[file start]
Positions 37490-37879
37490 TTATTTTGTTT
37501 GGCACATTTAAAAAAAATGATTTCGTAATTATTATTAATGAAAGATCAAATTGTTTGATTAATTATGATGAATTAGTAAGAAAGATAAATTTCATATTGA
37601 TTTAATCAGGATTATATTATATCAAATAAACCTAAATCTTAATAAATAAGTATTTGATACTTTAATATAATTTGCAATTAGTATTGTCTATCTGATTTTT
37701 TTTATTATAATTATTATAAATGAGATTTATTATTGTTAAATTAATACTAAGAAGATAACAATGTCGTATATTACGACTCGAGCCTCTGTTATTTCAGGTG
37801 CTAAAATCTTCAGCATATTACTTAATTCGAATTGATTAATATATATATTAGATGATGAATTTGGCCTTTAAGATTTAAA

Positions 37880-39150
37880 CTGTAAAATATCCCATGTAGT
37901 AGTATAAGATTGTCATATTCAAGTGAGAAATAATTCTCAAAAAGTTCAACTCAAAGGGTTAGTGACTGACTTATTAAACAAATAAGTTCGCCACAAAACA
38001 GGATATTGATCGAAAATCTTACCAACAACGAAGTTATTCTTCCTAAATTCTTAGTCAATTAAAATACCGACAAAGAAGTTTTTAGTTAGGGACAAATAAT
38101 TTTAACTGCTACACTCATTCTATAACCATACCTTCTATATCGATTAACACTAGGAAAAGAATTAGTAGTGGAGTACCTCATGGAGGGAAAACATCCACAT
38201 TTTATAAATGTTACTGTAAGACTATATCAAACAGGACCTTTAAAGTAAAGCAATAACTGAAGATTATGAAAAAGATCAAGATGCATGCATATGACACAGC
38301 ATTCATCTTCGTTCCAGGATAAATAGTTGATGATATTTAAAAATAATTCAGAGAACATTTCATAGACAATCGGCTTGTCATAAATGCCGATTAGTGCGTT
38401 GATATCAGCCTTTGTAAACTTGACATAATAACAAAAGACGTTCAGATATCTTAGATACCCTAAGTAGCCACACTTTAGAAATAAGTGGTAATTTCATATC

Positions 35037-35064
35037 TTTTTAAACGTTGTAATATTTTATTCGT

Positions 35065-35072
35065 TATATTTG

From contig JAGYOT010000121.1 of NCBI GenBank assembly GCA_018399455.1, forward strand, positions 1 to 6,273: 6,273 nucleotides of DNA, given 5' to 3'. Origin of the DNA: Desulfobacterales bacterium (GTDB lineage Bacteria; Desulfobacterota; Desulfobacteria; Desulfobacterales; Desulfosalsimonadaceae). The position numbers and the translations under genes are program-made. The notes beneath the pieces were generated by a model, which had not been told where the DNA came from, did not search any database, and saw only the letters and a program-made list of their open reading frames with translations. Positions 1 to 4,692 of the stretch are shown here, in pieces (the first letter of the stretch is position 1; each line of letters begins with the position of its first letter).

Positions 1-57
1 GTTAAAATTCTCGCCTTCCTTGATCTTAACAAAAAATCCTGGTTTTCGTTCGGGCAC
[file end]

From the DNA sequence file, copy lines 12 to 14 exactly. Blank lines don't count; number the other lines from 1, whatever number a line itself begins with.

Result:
38201 TTTATAAATGTTACTGTAAGACTATATCAAACAGGACCTTTAAAGTAAAGCAATAACTGAAGATTATGAAAAAGATCAAGATGCATGCATATGACACAGC
38301 ATTCATCTTCGTTCCAGGATAAATAGTTGATGATATTTAAAAATAATTCAGAGAACATTTCATAGACAATCGGCTTGTCATAAATGCCGATTAGTGCGTT
38401 GATATCAGCCTTTGTAAACTTGACATAATAACAAAAGACGTTCAGATATCTTAGATACCCTAAGTAGCCACACTTTAGAAATAAGTGGTAATTTCATATC